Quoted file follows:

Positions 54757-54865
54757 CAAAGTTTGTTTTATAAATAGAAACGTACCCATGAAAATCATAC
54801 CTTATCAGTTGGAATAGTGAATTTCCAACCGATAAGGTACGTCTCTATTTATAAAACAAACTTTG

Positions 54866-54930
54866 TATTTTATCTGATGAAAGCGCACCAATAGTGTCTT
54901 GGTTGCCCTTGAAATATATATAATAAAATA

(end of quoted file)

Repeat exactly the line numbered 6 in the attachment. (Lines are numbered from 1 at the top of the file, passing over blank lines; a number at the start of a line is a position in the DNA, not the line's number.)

54901 GGTTGCCCTTGAAATATATATAATAAAATA